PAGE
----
Finally, each bit of out is assigned depending on the comparison to the first eight bits of the counter. This module also neglects a prescaler on the PWM signal so it isn’t as power efficient as before, but the difference is probably pretty negligible.

We can put this into the top-level module and get the LEDs to wave.

module au_top (
    input clk,              // 100MHz clock
    input rst_n,            // reset button (active low)
    output led [8],         // 8 user controllable LEDs
    input usb_rx,           // USB->Serial input
    output usb_tx           // USB->Serial output
  ) {

  sig rst;                  // reset signal

  .clk(clk) {
    // The reset conditioner is used to synchronize the reset signal to the FPGA
    // clock. This ensures the entire FPGA comes out of reset at the same time.
    reset_conditioner reset_cond;

    .rst(rst) {
      wave wave;
    }
  }

  always {
    reset_cond.in = ~rst_n; // input raw inverted reset signal
    rst = reset_cond.out;   // conditioned reset

    led = wave.out;         // wave the LEDs

    usb_tx = usb_rx;        // echo the serial data
  }
}

This is the exact pattern used in the demo file shipped on the board.

This tutorial’s conclusion may feel a little underwhelming since all of this could have been accomplished simply by adding the wave component to your project and adding two lines to instantiate and connect it. However, hopefully this journey has taught you a bit more about creating FPGA projects.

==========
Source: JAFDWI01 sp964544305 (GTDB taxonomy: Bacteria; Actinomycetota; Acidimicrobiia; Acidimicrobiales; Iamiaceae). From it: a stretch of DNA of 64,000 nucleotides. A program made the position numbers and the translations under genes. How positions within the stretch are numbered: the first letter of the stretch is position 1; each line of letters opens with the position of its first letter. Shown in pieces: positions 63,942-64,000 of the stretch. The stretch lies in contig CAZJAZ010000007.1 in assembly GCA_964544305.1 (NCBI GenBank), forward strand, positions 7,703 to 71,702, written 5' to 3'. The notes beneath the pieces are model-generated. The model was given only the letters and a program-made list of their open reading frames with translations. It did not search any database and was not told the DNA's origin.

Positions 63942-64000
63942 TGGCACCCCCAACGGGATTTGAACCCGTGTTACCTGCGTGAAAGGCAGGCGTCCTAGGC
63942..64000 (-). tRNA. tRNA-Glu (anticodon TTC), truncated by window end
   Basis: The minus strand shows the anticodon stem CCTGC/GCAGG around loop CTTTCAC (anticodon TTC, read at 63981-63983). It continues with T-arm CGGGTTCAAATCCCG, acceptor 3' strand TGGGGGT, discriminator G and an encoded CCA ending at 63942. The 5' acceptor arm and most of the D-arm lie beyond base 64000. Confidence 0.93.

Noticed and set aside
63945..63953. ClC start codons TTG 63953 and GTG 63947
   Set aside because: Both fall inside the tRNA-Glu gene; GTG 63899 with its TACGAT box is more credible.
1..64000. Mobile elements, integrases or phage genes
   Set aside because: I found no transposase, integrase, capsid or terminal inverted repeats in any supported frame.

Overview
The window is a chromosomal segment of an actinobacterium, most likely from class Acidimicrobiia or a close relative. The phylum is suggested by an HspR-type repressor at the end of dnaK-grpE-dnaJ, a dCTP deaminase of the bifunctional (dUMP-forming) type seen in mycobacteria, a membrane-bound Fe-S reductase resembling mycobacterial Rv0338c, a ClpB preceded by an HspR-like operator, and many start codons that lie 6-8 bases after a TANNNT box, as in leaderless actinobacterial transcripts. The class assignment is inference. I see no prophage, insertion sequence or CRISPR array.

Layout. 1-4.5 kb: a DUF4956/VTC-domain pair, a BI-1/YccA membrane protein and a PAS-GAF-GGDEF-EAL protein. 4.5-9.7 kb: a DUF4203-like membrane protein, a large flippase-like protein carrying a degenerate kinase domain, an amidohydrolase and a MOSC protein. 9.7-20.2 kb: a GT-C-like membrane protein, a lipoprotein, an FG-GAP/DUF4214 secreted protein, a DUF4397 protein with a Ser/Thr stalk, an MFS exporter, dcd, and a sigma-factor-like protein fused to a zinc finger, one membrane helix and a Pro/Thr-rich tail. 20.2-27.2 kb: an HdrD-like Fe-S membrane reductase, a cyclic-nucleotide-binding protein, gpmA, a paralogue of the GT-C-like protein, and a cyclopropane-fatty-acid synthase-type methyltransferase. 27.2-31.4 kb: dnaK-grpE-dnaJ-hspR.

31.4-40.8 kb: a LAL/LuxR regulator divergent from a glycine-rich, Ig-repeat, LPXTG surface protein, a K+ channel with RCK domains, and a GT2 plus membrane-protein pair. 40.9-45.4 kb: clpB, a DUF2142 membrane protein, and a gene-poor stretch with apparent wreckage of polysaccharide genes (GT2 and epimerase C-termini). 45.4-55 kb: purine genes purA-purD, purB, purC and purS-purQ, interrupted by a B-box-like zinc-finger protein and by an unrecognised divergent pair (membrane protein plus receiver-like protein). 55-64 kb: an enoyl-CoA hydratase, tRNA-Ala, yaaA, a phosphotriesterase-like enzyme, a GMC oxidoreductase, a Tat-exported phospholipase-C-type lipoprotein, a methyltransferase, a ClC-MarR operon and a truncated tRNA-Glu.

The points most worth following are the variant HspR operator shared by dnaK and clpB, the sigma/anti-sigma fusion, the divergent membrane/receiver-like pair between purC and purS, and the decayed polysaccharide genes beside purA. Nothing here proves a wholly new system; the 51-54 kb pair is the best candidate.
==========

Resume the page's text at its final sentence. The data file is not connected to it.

There is still a lot to cover but you should now be comfortable with the basics to start tinkering.

Troubleshooting

Resources and Going Further

Alchitry's website has more great resources, including tutorials, projects, and the Alchitry Forum.

If you'd like to delve deeper into the world of FPGAs and Lucid, check out "Learning FPGAs: Digital Design for Beginners with Mojo and Lucid HDL" by Justin Rajewski. It's available on Amazon and is a great resource for understanding and ultimately designing your own FPGAs.

We are continually expanding our offering of tutorials and products related to FPGAs. Check out some of the following tutorials!